The truth is, we don’t always get our happy endings. Things don’t always play out as you expect but you heal, you move on and you find what happiness you can and you take it. I will argue though that there is A LOT of opportunity for character exploration, growth and development in-between-the-lines but Collins chose to leave these moments untouched and in that way, I am still disappointed with Mockinjay’s ending. On the other hand, it makes me hope that one day she may eventually “go there” and tell us the rest of Katniss Everdeen’s story because I am not the only book-crazy, obsessive reader who would be all over that. This may be another case though, where the readers’ hopes and desires differ greatly from those which influence the writer.


PS - if you haven't read the Hunger Games, you should.  They are starting production on the movie soon and you definitely want to read the book first.

Aug 22, 2010

The Best of the Worst

One of the greatest challenges I’ve found in ‘blogging is creating interesting and entertaining posts on an (almost) weekly-basis. If I don’t have anything to write about, I refuse to force myself to write. The end result is always that my readers must force themselves to read; it doesn’t work out for anyone. I will only write if I’m excited about something, if I’m inspired or interested enough by the subject matter that the story (or in this case, the post) writes itself. But I have made a commitment to my readers to post as regularly as possible and so at times, I do find myself stretching for new ideas. This has resulted in some really bad and embarrassing posts that fortunately, were abandoned before they were ever published.

I try to keep in mind that the best ideas often plant their roots within the worst. They rise up from the manure that has fertilized their roots and blossom into a wonderful creation that can stand tall on its own. Excuse my bluntness, but I also feel it’s important not to forget the shit you had to get through to reach your eventual goal. And, in my case, sometimes “the shit” turns out to be even more entertaining than the actual end result. Or at least it can be once you’ve gained enough perspective to look back and laugh at yourself (re: The Cake That Everybody Ate but No One Ever Saw)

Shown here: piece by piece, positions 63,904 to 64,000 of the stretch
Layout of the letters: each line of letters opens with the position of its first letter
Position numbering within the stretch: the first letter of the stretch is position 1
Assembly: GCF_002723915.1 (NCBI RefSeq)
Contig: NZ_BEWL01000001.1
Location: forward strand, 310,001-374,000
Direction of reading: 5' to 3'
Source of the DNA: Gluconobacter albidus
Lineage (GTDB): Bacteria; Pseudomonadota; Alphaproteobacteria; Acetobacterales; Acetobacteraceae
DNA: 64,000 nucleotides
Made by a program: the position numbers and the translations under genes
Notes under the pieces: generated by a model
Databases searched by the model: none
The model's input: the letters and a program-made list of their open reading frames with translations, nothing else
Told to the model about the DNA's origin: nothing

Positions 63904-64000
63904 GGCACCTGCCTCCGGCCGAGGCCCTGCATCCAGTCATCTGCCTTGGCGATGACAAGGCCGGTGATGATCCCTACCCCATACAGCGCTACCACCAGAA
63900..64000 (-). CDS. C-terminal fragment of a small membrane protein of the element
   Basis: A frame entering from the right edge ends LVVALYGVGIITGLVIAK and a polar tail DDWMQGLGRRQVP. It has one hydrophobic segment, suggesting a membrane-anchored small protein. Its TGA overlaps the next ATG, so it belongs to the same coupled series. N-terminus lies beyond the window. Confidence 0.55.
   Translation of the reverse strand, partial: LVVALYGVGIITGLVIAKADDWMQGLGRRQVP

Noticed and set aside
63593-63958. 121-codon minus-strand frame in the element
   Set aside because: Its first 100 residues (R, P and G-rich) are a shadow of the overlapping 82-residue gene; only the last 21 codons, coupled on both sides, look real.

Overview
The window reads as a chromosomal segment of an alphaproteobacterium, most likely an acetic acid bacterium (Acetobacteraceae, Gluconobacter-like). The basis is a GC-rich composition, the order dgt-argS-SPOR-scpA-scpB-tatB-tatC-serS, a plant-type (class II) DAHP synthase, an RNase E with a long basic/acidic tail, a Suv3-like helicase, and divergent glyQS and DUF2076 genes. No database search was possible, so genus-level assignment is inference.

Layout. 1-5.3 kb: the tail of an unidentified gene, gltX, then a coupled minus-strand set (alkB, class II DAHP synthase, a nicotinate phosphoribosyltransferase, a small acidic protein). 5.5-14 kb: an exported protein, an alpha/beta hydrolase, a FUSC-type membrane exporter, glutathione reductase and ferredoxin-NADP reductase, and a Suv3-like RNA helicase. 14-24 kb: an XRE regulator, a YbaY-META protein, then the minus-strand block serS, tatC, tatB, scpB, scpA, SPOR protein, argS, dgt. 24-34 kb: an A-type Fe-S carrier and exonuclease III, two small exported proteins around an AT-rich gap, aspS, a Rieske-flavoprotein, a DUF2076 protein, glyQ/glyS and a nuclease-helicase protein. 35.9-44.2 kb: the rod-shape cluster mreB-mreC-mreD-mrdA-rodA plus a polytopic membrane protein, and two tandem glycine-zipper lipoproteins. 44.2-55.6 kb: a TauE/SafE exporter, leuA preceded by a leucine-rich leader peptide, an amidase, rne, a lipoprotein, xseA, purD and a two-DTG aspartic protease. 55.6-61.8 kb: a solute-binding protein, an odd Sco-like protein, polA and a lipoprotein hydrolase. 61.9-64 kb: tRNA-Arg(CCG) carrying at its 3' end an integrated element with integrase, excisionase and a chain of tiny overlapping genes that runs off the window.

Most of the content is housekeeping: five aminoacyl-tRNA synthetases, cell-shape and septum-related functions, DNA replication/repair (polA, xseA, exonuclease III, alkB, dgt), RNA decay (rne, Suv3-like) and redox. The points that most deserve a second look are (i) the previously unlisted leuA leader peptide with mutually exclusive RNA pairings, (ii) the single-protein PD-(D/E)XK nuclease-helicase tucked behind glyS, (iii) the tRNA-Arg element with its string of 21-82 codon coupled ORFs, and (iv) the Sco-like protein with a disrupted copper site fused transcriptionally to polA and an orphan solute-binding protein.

And with that being said, here are some of the best of my worst ideas for blog entries. I encourage you to laugh:

The Sugar Cleanse
An overview of journal entries from a sugar addict/chocoholic’s (my) experience on a self-imposed (and husband-suggested) sugar-free diet for ten days. I thought it might be funny/interesting to record my experiences… it wasn’t. It basically ended up being three days of me complaining how hungry I was and then pathetically abandoning the whole thing so I could devour unsightly amounts of chocolate. Not pretty and not funny – not in the way it was supposed to be anyway.

Ode to my Baby Daddy
This one was a poem I wrote for my husband for Father’s Day. He never saw it – no one ever did. The “Ode” may make an appearance next year on Father’s Day; I’ll admit it had some potential hilarity mixed into its short, rhyming lines. There were some awful parts too though. I may have rhymed “dear” with “beer”, and “happily” with “pee” – I don’t think I need to explain why this one never saw the light of day.

The Portrait Project